At church last Sunday, the pastor was continuing his series on prayer. He said that people do not need to kneel and close their eyes when they pray, for they can pray anywhere, even while they are driving their car. The pastor referred to Scriptural examples in which people prayed without kneeling. Jesus, after all, prayed to God on the cross.
That was a good point, but what especially spoke to me was something
that the person introducing the service said. The person introducing
the service was talking about times when he was disappointed with God
because he was going through trials or not getting what he requested
from God. In these times, he said, he rests on Romans 5:6, which states
that, while we were yet sinners, Christ died for us. That is how God
commends God’s love, the passage states. The person also said that
Christ died for everyone, both believers and non-believers. For this
person, Romans 5:6 presents a truth that one can grasp throughout the
vicissitudes of life.
This spoke to me, for a couple of reasons. For one, I was frustrated
with God that week. Second, Romans 5:6 came to my mind one night. I
was reading Matthew Bates’ Salvation by Allegiance Alone, which
was emphasizing good works as a condition for final salvation. I felt
that I fell short, and that amplified my moodiness towards God. Like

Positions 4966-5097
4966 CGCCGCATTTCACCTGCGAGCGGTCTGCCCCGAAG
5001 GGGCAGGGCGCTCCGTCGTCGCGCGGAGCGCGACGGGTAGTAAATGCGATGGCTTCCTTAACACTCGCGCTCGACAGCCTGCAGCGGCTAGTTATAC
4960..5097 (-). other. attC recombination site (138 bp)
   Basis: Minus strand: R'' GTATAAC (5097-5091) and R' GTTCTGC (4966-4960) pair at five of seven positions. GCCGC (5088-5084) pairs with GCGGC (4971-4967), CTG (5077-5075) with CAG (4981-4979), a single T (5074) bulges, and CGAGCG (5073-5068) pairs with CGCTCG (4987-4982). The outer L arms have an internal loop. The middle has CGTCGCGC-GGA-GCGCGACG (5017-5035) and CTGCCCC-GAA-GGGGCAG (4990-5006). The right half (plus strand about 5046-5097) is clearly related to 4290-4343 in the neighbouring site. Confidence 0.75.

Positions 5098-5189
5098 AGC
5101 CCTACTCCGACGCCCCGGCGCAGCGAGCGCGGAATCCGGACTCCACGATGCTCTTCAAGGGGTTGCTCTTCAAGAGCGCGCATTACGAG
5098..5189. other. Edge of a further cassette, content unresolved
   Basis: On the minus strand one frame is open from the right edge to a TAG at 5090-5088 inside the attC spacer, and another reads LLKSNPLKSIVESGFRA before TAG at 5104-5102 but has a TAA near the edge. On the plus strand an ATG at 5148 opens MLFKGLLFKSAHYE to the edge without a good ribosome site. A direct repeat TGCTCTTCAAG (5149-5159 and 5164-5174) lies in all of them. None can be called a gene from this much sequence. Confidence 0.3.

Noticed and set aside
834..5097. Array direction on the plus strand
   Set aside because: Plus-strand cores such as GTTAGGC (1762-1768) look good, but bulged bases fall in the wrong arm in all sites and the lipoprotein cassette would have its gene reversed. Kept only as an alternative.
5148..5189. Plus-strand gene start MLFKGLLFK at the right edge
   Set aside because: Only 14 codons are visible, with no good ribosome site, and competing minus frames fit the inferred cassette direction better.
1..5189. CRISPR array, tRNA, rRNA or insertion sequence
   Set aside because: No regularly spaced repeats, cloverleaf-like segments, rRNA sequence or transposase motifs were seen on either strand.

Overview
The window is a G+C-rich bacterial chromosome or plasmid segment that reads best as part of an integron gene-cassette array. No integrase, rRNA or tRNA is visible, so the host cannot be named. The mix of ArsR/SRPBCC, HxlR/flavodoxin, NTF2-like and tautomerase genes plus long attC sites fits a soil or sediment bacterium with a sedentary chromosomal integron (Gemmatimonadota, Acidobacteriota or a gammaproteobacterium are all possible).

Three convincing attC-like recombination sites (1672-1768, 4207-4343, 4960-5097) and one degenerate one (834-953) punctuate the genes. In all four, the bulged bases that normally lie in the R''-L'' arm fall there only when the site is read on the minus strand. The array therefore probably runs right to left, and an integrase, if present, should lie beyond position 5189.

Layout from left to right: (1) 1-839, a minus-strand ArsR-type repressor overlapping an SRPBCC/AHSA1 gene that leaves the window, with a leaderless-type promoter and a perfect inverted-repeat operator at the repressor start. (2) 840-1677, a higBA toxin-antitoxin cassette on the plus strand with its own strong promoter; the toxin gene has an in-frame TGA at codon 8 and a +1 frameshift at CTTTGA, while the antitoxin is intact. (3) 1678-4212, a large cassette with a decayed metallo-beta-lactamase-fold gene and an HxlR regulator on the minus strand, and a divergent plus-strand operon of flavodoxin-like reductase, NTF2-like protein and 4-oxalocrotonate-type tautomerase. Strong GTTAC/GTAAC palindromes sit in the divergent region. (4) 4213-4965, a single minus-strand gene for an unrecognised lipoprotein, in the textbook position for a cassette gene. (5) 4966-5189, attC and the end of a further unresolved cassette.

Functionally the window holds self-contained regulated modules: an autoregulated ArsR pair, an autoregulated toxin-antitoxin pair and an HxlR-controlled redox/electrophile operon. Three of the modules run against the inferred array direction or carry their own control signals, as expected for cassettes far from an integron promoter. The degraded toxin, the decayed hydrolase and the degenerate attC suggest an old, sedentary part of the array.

the person at church, Romans 5:6 was reminding me of God’s love: it was
like an anchor.
And yet, Romans 5:6 can only be an anchor for a person who believes
that Christ died for him or her. If unlimited atonement is true, as the
person introducing the service believed, then Christ died for everyone:
even if I do not technically fall in the “saved” category, I can be
assured that Christ died for me, that God loved me that much. Suppose
that limited atonement is true, though? Suppose that Christ only died
for the elect, for those God predestined to be believers? In that case,
a person who believes that he or she is among the elect can be
comforted by Romans 5:6. One may arrive at that assurance by looking at
one’s spiritual fruits, by considering spiritual experiences, or simply
by feeling that one is among the elect.
There are other passages that can assure a person of God’s love,
though, whether that person is a believer or non-believer. God loves
those whom God created, for the reason that God created them (Job 10:3;
Psalm 138:8; 145:9). God loves God’s enemies and sends rain on the just
and unjust (Matthew 5:45). And I John 4:8 affirms that God is love.
Miracles and modern skepticism
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